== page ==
How to Choose and to Protect Passwords - dummies

By Ryan C. Williams

When you set up an e-mail account — or any account — on the Internet, you have to set a password, which is the keyword you type in to confirm your sign-in along with your user ID.

Passwords are not only used in e-mail, but also on almost every website you become a member of, and with many apps and devices. If you have a strong password, hackers will pass by your account and attempt to hack an easier target.

Picking a good password is not as thought-free — but is twice as important — as it may seem. Whoever has your password can (in effect) be you anywhere on the web — posting comments, sending spam e-mail messages, and leaving dangerous messages (which can range from pranks to scams or worse) for others to see. Basically, such an impostor can ruin your online reputation and possibly cause you serious financial grief.

So what goes into creating a fool-proof password? You could slam your hands into the keyboard and go with those results, but odds are you wouldn’t remember what you entered. And you’d hurt your hands, but that’s a different concern. Take a look at these more practical solutions:

  • Don’t pick obvious passwords. Don’t use your first name or last name, or your dog’s name, or your spouse’s name, or your birthday, or your birthday backward, or common words in English, or any other common language. Someone who really wants to get access to your computer already knows to try this kind of personal information first.

    If you aren’t feeling creative or otherwise up to the task of inventing random passwords, you can find freeware and shareware password-generating applications by visiting CNET’s and searching for Password.

  • Create longer passwords. The longer the password, the better — 10,000 combinations are possible with a 4-digit password. The number of possible combinations for a 5-digit password is 100,000 (or 10x10x10x10x10). For a 6-digit password, the number is 1 million combinations.

  • Use both numbers and letters. Throw a few letters into the password, and you really make things complicated. A 4-character password consisting of both letters and numbers has 1,679,616 possible combinations. (That’s 10+26×10+26×10+26×10+26, for you math fans.) For a 5-character password, 60,466,176 combinations are possible.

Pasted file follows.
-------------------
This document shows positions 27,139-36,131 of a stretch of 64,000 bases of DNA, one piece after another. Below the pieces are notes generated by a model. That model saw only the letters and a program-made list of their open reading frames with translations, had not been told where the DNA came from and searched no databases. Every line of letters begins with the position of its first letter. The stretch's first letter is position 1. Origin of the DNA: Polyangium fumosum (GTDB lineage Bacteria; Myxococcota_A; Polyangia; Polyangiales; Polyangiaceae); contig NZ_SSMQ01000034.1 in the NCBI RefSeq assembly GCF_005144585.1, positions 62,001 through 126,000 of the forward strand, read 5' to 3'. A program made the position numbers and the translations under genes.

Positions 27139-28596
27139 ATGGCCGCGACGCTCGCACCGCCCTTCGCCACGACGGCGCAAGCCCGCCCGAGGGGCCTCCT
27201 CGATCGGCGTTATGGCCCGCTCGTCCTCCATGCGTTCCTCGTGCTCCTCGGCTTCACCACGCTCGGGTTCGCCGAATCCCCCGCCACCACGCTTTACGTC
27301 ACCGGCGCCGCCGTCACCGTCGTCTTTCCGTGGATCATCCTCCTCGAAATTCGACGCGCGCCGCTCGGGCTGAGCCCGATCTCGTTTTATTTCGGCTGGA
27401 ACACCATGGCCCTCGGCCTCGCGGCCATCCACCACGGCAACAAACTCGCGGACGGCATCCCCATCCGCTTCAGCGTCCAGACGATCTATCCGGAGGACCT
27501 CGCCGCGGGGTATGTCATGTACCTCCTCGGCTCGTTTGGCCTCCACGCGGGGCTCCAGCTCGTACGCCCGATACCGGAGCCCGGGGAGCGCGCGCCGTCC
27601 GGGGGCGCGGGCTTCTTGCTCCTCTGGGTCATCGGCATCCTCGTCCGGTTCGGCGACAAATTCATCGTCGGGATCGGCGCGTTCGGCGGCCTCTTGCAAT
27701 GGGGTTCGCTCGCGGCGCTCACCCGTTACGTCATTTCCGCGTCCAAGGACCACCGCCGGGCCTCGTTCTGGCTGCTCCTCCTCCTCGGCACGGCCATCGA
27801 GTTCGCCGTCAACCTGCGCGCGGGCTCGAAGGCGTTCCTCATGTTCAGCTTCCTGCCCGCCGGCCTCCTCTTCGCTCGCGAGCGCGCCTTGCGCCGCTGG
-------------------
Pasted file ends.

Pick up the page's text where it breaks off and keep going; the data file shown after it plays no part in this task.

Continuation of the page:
• Throw in a few symbols, like $, &, % and *, just to make guessing your password even harder. The reason is obvious. Sometimes a software program or your operating system doesn’t let you use nonalphanumeric characters, but if your system lets you, you certainly should! (This advice applies to your Internet Service Provider and other online passwords as well.)

    A good password looks something like this: kl5K8$d.

Do the math, and you may suddenly feel very confident. After all, 10,000 possible combinations exist for a 4-digit password (for you math majors, that’s 10x10x10x10 = 10,000). But, how long would it take a hacker to try all 10,000 of those combinations? With good password-cracking software — available for free from the web, of course — all it takes is about a minute.

You’d be surprised how many people use password or passwd as their login password. You can probably guess that these aren’t strong passwords. These passwords are usually default passwords and need to be changed immediately. People use them because they’re easy to remember. The following are the ten most commonly used passwords:

  • password

  • 123456

  • 12345678

  • Abc123

  • qwerty

  • monkey

  • letmein

  • dragon

  • 111111

  • baseball

Do not use any of these passwords. Most of the password-cracker programs have these passwords in them.

With any password, you should follow these common-sense rules to protect your privacy:

  • Don’t give your password to anyone — it’s like giving away the keys to the front door of your house.

  • If you even suspect that someone has your password, immediately change it.

  • Change your password every few months just to be on the safe side. Maybe even rotate a group of passwords over the various accounts you use.